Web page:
Lately the evenings here at Pipi’s Pasture have reminded me of Halloweens past. It’s the full moon that we can see through the naked branches of the poplar trees that grow along the yard fence. It’s the scattered dark clouds that make the bright sky seem a little eerie — like Halloween.
The old barn on our family ranch at Morapos has stood there some 70 years. Sometimes I wonder, if walls could talk, what stories the barn would tell. Perhaps it would be of a crew of men stacking hay in the loft or of a cow with her head in a stanchion waiting to be milked. Or there might be stories of my sisters and brother playing in the loft or brushing our 4-H steers as they ate their grain in the barn’s stalls.
So now it’s October. Here at Pipi’s Pasture the leaves on the poplar trees are turning a gorgeous yellow color, and some of them are already falling to the ground when the wind blows.
Routines appear to be boring — the same tasks done in the same way twice a day, every day for months. It’s not that the tasks themselves are boring because there are other variables such as the silly things that the cattle do, having cats around, and so forth.
Yampa Valley Fiberworks participating in worldwide contest Oct. 3 to 9
The Yampa Valley Fiberworks Whorling Women will participate in Spinzilla next month, hoping to out-spin their competition while raising funds and awareness for the yarn spinning and fiber community. Spinzilla is a worldwide challenge, sponsored by The National NeedleArts Association and the Spinning and Weaving Group, to see which team can spin the most yarn in one week.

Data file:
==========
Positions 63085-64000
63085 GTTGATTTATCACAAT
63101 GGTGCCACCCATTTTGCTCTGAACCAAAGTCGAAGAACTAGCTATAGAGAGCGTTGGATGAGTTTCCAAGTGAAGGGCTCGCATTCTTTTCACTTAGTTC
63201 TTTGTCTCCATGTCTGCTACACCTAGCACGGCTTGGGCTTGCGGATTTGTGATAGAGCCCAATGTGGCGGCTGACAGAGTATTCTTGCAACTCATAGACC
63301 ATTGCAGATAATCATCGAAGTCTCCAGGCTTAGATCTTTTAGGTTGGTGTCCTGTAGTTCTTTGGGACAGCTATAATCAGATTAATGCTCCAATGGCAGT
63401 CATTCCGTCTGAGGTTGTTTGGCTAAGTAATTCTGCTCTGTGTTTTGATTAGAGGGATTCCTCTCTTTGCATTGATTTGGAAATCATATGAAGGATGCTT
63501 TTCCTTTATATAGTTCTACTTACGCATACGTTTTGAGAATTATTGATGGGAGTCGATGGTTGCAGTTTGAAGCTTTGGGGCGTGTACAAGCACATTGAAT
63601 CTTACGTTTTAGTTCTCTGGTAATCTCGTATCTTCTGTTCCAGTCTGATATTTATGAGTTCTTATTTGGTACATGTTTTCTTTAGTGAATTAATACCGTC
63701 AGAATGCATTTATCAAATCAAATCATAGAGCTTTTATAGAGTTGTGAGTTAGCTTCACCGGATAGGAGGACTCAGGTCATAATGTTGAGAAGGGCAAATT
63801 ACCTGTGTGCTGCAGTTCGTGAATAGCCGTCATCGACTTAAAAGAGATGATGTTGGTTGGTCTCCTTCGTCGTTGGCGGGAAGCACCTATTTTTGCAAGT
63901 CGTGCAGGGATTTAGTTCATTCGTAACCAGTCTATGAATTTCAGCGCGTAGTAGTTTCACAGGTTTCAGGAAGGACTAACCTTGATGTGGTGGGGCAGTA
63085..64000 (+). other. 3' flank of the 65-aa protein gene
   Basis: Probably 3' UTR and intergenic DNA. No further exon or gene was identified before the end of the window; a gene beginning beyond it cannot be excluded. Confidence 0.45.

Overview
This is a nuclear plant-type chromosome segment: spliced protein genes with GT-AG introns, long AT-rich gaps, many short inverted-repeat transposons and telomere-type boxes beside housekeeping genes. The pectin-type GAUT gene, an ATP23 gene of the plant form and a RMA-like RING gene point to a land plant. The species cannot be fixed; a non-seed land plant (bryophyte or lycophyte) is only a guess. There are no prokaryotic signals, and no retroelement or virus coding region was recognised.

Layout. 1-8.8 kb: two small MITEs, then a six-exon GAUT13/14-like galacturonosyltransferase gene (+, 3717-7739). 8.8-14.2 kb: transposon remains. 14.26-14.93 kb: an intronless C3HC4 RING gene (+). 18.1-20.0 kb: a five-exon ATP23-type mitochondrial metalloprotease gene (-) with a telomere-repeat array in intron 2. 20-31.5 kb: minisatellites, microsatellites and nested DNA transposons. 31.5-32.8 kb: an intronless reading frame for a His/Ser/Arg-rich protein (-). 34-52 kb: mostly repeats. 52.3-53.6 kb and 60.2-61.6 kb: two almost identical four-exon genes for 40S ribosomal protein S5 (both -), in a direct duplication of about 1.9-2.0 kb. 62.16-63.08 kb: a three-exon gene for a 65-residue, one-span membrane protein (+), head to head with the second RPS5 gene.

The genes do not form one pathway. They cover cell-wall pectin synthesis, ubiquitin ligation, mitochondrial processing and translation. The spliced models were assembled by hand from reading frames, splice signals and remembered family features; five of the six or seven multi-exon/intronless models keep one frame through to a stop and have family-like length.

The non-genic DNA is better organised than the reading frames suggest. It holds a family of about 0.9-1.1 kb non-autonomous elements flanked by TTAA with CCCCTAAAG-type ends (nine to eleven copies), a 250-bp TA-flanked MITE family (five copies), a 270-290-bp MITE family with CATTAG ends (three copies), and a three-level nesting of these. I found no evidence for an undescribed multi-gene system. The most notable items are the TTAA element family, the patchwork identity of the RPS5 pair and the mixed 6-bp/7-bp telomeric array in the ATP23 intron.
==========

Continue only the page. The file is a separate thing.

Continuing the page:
The equinox, defined by Webster’s New World Dictionary, is “the time when the sun crosses the equator, making night and day of equal length.” It also marks the beginning of autumn.
Sears Holdings, the company that owns Sears and Kmart announced the closure of 60 stores system-wide including the Kmart in Craig, according to store manager David Ross.
Fall is my favorite time of the year, and it lasts such a short time. I love the fall colors, decorating the house, walking in the fallen leaves, the just-right temperatures and, perhaps most of all, the pumpkins.
Now that school has started, I notice the school bus as it passes by Pipi’s Pasture each morning and afternoon while I’m at the corral doing chores. The sight of the bus brings back memories of the days I rode a school bus to Craig to attend high school.
On Wednesday I was watering the backyard lawn next to Pipi’s Pasture, and during one change of the hose, a pleasant moment, I noticed the cows that were lolling around in the shade — if they could chew their cud, they would have been — the robins “talking” as they busily picked away at the nearly-ripe chokecherries, and imagining that the grass and trees saying “thank you, thank you” for the water.
The final day was a fun one at the Moffat County Fair as Saturday was full of activities both for regulars of the fair and for onlookers new to the scene.
Each year in Moffat County Fair's Catch-a-Pig contest, kids across Moffat County gather at the fairgrounds arena for their chance to catch a slippery, slimy, muddy pig that — if they’re lucky enough to pin down — they get to keep and take home.
Summertime continues in Northwest Colorado, and though the school year is coming up soon, there is still plenty of time to find activities to bring together your whole family or just gather with your fellow adults.
Meatless Monday… what kind of person would think something like that up? The same kind of people who would support Breathless Tuesday, Whistleless Wednesday or Jalapeñoless Cinco de Mayo?
The Moffat County Fair is going on right now, and I can’t help but remember those years when my siblings and I were in 4-H and exhibited our animals and other projects at the fair. Actually, my sister, Charlotte, and I are only two years apart in age so we participated in the fairs together — Darlene and Duane came along a little later. There are so many memories about the fair, but I chose three of them.